Kattens Rejse


This morning I awoke particularly early.

I usually have the radio turned on while making breakfast and packaging my lunch, mainly to hear the weather forecast (rain in Ithaca is seemingly never just a few drops), but also just to have some background noise (other than the dehumidifier 😉 )

The only channel I have found (so far) without more commercials than actual programs is NPR – National Public Radio. Mostly they go on and on about the upcoming elections, but the string of hurricanes washing in over America has recently become another favored subject.

Normally I don’t pay much attention to it – far to many of their stories are personalized or happy-things “so-and-so did this-and-this and is now due to hard work privileged in that-and-that way, owing it all to said candidate/priest/personal abilities/whatever. Very American.

Today it was different though. Or probably it was just the same, only its impact on me changed.

A journalist in New Orleans was explaining about preparations for the Hurricane Ivan who is approaching the Gulf coast. I found my attention riveted on this mans calm comfy-chair voice explaining how a million people have been ordered to evacuate New Orleans, and how the interstate highways out of the city have all been opened full throttle one way. A remarkably powerful image (in my mind at least), this picture of both sides of the interstate moving the same way. In no way am I able to imagine this in the context of Denmark.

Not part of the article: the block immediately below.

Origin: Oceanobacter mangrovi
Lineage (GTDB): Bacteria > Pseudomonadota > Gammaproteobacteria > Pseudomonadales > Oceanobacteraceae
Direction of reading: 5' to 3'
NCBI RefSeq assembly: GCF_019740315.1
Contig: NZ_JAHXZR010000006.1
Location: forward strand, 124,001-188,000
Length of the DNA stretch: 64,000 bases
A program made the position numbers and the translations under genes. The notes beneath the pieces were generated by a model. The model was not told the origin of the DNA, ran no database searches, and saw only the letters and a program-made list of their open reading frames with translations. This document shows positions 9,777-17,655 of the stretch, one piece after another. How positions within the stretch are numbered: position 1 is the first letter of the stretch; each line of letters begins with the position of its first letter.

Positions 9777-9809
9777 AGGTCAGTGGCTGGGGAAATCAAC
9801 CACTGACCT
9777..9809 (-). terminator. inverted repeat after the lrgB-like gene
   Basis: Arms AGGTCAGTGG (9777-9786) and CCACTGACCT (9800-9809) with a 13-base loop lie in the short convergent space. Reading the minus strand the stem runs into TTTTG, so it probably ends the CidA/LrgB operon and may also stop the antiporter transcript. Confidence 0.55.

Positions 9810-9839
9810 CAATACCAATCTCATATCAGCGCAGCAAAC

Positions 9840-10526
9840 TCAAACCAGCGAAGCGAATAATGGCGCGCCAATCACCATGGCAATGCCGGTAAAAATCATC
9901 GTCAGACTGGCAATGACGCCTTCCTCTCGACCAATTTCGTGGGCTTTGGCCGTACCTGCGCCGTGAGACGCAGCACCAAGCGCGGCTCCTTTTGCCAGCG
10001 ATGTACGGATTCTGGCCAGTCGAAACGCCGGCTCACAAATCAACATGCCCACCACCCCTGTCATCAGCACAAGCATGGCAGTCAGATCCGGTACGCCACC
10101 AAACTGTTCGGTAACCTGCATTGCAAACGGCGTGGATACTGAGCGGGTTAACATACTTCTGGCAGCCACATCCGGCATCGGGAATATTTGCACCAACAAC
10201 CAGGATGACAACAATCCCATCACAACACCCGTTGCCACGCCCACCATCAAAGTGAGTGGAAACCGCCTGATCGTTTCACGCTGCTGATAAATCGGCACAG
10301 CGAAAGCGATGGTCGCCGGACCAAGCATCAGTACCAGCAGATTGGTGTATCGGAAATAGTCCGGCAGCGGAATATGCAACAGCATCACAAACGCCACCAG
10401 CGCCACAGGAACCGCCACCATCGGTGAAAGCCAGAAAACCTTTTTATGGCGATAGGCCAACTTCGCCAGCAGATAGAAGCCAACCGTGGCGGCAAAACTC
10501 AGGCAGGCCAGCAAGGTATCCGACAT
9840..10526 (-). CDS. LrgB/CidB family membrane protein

He went on, explaining how usually with a storm coming he would take to a rooftop in the French Quarter and enjoy the spectacle with a rum and coke in hand. But this time even the shops usually selling chips and liquor for hurricane parties were closed and he had packed up his family, sent them away, and was himself planning on staying to watch over their house which had one side open to the elements due to restoration in progress. His final words were of uncertainty – of not knowing if tomorrow he would be under 15 feet of water or swept away, house, scaffolding and all, by the 145 miles per hour winds Ivan brings.

I guess I never really thought of weather as truly dangerous or threatening before – just something to be occasionally prudent about.

I never understood why journalists use the personal angle either, usually that just annoys me with the lack of factual content – what interest is it to the world at large that this man is facing the destruction of everything he owns? And that he intends to stay to fight it, regardless of the insignificance of his possible actions compared to the havoc Ivan may wreck.

Makes you appreciate why people used to honor and worship the weather gods – seems like it might be beneficial for some Americans to take that up again. They certainly seem to have incurred their wrath.

It feels rather annoying to be touched by a random story this way. Invasion of my emotional state. Maybe I should take a vow never to listen to anything but the stock market reports form now on…

Possibly I am just getting soft and sentimental in my old age ;-

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